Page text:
There is no cure for Alzheimer’s. But the sooner it is diagnosed, the more likely it is to slow down the progression.
A team of researchers from IBM and the University of Tsukuba (Japan) has developed an AI model that helps detect the onset of mild cognitive impairment (MCD, the transition between the natural aging process and dementia) by asking older people everyday questions. IN article published in the journal Frontiers in Digital Health, provides the first empirical evidence of the effectiveness of automated patient assessment based on speech analysis using tablets.
Unlike previous studies, this AI-powered model analyzes verbal responses to everyday questions using an app on a smartphone or tablet. For example, patients may be asked questions about their mood, plans for the day, well-being, or yesterday’s dinner. Earlier studies mainly analyzed speech responses during cognitive tests. For example, patients were asked to count down from 925 in increments of three, or to describe the image shown to them in as much detail as possible.
The researchers found that the accuracy of detecting early signs of PCR in tests with answers to such simple questions was almost 90%. This compares with the results of more complex cognitive tests. Thus, to monitor health status, this AI algorithm can be integrated into smart speakers or home devices so that during their operation, it is possible to track signs of LCR.
The results of this study appear promising because cognitive tests are challenging tests for patients. They are forced to follow difficult instructions and are subject to high mental stress. Therefore, such assessments are not carried out as often, which can interfere with the detection of early signs of Alzheimer’s disease. The analysis of everyday speech data allows for the assessment to be carried out much more often, and it requires fewer resources.
For the purposes of the study, the speech responses of 76 elderly Japanese were collected, including those with LCR. Then the scientists analyzed the features of their speech: the pitch of the voice, the frequency of pauses during a conversation, etc.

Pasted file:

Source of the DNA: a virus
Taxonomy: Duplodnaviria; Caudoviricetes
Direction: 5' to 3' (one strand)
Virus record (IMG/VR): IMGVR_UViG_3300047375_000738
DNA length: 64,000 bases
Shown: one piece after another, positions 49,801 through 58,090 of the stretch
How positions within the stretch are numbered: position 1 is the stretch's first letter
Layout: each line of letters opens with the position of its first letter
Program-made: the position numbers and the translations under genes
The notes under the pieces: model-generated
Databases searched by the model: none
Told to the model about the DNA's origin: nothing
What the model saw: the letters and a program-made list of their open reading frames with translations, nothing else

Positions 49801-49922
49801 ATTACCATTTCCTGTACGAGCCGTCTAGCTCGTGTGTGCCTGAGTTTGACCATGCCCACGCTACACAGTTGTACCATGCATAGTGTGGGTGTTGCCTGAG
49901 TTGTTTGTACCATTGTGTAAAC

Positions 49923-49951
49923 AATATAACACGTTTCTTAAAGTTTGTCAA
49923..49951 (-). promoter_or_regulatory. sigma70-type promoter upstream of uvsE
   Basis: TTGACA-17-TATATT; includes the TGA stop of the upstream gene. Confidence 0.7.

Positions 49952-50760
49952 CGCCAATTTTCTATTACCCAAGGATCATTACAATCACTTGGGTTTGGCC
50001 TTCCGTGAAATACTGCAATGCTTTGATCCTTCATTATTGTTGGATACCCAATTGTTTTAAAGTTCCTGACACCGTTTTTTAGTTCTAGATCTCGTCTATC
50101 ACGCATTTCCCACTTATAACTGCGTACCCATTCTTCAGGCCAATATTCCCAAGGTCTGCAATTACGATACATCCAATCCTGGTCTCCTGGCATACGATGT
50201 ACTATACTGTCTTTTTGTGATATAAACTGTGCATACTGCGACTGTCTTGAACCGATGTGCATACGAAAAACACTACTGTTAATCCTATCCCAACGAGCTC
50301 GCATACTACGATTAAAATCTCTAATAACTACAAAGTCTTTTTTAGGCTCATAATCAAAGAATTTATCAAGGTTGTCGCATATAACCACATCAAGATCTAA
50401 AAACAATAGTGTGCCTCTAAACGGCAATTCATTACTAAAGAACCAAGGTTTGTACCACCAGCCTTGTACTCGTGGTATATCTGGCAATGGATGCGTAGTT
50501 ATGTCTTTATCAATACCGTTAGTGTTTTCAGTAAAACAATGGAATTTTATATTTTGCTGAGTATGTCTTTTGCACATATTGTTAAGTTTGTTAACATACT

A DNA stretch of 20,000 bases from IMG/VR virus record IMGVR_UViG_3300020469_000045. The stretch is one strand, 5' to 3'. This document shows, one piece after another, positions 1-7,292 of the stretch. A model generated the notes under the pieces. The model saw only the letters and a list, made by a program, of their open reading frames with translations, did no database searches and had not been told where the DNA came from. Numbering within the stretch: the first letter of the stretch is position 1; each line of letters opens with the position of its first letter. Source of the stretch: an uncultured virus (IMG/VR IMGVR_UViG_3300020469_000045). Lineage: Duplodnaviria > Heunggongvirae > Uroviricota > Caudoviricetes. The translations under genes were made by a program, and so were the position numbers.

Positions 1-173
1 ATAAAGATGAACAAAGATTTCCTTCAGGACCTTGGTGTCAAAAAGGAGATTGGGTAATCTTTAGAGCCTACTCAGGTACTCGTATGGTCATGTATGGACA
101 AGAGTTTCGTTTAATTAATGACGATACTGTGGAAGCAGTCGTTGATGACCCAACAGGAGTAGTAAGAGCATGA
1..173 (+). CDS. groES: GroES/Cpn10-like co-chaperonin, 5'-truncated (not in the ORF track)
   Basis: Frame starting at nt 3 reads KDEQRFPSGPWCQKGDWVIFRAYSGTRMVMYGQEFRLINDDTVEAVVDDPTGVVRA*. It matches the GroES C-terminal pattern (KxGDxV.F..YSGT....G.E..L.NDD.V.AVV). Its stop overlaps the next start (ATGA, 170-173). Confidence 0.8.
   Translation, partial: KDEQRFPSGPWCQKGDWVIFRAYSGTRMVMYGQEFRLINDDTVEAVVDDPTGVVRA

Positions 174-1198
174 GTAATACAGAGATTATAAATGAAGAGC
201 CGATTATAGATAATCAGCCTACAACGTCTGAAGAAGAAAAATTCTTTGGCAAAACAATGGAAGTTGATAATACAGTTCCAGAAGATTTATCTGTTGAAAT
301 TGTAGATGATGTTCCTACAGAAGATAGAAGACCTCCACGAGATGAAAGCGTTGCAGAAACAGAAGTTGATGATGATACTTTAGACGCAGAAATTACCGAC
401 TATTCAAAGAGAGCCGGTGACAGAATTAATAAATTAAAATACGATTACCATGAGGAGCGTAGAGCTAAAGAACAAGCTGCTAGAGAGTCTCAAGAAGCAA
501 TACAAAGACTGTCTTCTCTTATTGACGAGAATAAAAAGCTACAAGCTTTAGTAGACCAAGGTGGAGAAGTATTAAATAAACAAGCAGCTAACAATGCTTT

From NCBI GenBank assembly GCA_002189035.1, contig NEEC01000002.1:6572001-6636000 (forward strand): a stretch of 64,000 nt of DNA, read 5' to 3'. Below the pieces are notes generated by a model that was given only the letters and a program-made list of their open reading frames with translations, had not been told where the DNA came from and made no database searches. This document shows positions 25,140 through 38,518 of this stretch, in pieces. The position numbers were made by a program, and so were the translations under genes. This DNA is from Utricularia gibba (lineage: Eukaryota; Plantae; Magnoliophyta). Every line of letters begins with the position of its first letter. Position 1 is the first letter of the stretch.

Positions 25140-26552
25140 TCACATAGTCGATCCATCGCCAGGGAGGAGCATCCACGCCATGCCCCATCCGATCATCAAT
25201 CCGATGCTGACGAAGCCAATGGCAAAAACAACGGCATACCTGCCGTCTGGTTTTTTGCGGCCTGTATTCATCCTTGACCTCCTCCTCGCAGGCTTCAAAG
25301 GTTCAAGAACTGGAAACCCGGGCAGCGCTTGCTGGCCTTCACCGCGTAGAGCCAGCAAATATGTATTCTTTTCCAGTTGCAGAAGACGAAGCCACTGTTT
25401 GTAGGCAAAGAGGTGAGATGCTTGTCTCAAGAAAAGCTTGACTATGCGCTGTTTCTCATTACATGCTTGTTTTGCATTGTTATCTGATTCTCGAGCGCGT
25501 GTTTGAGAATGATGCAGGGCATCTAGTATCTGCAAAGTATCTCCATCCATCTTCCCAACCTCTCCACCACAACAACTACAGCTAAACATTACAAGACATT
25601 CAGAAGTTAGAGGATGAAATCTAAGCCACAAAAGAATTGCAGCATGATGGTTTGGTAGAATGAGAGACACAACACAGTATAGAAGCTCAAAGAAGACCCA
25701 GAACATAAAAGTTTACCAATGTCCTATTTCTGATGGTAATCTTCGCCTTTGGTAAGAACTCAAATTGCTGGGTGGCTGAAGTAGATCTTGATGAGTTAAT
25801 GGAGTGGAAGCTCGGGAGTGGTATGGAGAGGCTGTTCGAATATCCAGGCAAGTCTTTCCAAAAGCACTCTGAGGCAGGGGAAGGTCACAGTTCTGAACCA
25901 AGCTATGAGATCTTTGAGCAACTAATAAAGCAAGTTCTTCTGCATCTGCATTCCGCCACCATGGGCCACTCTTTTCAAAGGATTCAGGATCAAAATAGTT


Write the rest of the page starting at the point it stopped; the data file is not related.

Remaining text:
The research team knew that identifying subtle cognitive differences in everyday speech when cognitive load is low is not easy. Under such conditions, the differences in speech between healthy people and those with PCD are less noticeable than with cognitive tests.
Scientists at IBM and the University of Tsukuba have addressed this challenge by combining multiple-question responses to identify changes in the ability to remember information and perform targeted actions, as well as changes in speech function itself, indicating LCR and dementia. For example, an AI application asks the question, “What did you eat for dinner yesterday?” An elderly person with LCR will answer, “Japanese noodles with tempura – a tempura made from shrimp, radish, and mushrooms.”
At first glance, the answer is okay. But AI detects differences in pitch, speech pauses, and other acoustic characteristics. The researchers found that, compared to cognitive tests, everyday life questions help to identify less obvious but statistically significant differences in speech characteristics, indicating mild PCR. The accuracy of detecting mild cognitive disorder using this AI model was 86.4%, which is comparable to the accuracy of cognitive tests.